IRS Issues Memorandum on Cost-Sharing Agreements with A Reverse-Claw Back Provision26th July 2021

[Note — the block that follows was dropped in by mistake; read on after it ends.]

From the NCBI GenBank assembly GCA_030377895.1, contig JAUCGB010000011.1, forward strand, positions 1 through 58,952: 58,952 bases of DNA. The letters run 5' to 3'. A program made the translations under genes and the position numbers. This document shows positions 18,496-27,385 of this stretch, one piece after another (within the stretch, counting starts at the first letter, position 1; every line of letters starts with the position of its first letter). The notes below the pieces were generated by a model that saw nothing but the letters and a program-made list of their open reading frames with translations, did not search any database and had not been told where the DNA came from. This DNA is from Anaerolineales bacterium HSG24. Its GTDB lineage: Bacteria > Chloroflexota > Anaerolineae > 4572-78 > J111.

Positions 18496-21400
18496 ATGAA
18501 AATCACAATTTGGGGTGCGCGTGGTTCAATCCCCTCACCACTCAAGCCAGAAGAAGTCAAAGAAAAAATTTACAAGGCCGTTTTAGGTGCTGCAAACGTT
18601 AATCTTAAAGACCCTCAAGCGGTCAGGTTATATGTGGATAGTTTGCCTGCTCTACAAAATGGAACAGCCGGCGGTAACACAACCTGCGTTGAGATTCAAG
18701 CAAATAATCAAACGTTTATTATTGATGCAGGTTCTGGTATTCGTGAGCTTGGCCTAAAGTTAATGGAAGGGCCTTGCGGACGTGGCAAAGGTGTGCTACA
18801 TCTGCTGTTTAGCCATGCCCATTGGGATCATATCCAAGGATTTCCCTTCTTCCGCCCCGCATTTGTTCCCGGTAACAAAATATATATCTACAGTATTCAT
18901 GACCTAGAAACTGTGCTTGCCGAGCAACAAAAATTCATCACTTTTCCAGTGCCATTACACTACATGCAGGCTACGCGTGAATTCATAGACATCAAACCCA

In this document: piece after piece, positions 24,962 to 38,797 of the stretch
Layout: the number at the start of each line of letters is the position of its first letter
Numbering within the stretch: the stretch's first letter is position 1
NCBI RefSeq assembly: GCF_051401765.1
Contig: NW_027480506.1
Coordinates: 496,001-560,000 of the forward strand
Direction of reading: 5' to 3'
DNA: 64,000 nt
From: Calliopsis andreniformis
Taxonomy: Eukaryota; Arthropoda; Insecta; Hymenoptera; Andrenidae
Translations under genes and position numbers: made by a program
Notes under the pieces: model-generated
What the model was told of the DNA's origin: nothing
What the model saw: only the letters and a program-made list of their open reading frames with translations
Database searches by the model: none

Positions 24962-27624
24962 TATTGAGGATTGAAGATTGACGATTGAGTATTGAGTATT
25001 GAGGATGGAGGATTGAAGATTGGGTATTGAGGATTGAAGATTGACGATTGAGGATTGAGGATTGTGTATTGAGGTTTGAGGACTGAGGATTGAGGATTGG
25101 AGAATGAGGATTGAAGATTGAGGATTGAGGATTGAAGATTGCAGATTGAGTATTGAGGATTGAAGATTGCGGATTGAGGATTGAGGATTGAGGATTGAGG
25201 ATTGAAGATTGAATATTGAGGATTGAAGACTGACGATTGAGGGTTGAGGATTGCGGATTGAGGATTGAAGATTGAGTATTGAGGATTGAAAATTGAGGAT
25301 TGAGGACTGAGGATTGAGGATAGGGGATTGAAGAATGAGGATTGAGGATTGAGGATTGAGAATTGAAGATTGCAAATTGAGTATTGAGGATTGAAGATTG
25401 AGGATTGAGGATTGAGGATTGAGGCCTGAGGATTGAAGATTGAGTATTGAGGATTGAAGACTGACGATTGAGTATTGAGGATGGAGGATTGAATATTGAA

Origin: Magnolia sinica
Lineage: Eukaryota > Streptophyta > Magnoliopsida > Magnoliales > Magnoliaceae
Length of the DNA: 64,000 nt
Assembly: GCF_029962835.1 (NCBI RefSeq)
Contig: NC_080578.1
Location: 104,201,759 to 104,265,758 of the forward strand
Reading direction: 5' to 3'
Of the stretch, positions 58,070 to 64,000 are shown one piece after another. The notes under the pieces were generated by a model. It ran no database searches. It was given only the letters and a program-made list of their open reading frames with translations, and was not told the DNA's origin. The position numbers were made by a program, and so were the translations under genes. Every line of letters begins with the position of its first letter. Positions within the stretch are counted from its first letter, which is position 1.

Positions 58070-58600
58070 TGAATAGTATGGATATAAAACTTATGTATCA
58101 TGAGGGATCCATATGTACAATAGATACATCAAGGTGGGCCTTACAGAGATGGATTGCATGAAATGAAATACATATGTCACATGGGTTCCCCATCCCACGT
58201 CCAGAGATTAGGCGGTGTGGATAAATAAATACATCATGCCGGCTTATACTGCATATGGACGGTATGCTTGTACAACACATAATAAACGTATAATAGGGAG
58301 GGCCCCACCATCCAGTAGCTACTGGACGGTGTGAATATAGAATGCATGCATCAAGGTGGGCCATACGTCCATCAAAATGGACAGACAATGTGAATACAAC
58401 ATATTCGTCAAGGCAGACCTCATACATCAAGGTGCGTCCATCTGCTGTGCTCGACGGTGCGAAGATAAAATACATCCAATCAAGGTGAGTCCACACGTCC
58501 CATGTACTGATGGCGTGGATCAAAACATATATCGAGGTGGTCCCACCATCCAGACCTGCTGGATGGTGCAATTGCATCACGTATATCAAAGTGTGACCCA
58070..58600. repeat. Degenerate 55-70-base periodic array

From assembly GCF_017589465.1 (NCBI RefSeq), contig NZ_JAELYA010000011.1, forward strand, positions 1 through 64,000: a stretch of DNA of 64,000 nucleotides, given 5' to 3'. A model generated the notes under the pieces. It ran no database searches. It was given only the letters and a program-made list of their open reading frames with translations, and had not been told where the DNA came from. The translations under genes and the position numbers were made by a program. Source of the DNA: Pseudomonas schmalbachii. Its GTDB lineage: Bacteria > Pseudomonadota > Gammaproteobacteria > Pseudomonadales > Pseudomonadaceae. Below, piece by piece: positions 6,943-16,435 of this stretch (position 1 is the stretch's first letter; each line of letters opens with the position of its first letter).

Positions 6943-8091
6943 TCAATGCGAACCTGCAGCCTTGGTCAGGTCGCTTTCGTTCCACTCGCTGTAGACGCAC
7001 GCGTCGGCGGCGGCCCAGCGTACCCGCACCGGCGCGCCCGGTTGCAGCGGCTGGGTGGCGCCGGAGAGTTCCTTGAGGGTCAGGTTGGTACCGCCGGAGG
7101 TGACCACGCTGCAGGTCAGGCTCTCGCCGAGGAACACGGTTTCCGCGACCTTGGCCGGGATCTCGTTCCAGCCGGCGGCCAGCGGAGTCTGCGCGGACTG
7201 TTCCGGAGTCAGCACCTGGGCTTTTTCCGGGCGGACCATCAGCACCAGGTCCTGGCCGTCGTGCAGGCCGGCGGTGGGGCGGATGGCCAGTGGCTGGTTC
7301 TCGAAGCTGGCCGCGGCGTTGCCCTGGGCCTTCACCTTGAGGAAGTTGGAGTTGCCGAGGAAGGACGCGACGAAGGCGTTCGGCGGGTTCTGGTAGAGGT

They say those who forget history are condemned to repeat it—which is just what the IRS does not want you to do. The Internal Revenue Service published a legal advice memorandum on cost-sharing agreements with reverse claw-back provision, inspired by its legal brawl with Altera. In case you need a refresher: The IRS and Altera went to the Ninth Circuit Court of Appeals in 2019 over the inclusion of stock-based compensation in cost-sharing agreements. Altera opposed its inclusion and lost, and the Supreme Court refused to hear its appeal last June. The recent memo looks at incidents where stock-based compensation is not included in cost sharing agreements, but a reverse claw-back provision is. A reverse claw back is when a taxpayer must include stock-based compensation amounts that were previously omitted into their cost pools because of a triggering event, like a court decision. The memo provides three conclusions regarding the taxable year of inclusion for any IRS adjustments, the impact of any IRS adjustment on any reserve claw-back true-up obligation, and the IRS’ authority to make other adjustments to ensure the arm’s length principle is met.